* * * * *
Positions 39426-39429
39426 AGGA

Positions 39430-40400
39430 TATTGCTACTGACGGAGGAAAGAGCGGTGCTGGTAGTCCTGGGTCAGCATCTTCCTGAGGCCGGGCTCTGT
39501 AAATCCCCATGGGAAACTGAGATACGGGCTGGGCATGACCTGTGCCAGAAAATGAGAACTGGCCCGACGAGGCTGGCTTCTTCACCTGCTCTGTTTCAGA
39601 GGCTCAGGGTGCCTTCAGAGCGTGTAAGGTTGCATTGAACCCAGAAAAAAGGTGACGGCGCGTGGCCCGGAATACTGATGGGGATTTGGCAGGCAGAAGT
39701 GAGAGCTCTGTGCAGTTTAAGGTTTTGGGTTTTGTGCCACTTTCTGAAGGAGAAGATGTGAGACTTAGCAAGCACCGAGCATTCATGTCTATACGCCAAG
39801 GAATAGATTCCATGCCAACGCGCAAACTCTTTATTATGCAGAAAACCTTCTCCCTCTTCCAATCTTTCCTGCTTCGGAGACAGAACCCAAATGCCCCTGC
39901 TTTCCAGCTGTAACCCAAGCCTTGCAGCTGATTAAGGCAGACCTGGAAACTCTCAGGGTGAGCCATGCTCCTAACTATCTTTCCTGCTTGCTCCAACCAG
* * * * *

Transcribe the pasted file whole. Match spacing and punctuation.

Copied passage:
Positions 39426-39429
39426 AGGA

Positions 39430-40400
39430 TATTGCTACTGACGGAGGAAAGAGCGGTGCTGGTAGTCCTGGGTCAGCATCTTCCTGAGGCCGGGCTCTGT
39501 AAATCCCCATGGGAAACTGAGATACGGGCTGGGCATGACCTGTGCCAGAAAATGAGAACTGGCCCGACGAGGCTGGCTTCTTCACCTGCTCTGTTTCAGA
39601 GGCTCAGGGTGCCTTCAGAGCGTGTAAGGTTGCATTGAACCCAGAAAAAAGGTGACGGCGCGTGGCCCGGAATACTGATGGGGATTTGGCAGGCAGAAGT
39701 GAGAGCTCTGTGCAGTTTAAGGTTTTGGGTTTTGTGCCACTTTCTGAAGGAGAAGATGTGAGACTTAGCAAGCACCGAGCATTCATGTCTATACGCCAAG
39801 GAATAGATTCCATGCCAACGCGCAAACTCTTTATTATGCAGAAAACCTTCTCCCTCTTCCAATCTTTCCTGCTTCGGAGACAGAACCCAAATGCCCCTGC
39901 TTTCCAGCTGTAACCCAAGCCTTGCAGCTGATTAAGGCAGACCTGGAAACTCTCAGGGTGAGCCATGCTCCTAACTATCTTTCCTGCTTGCTCCAACCAG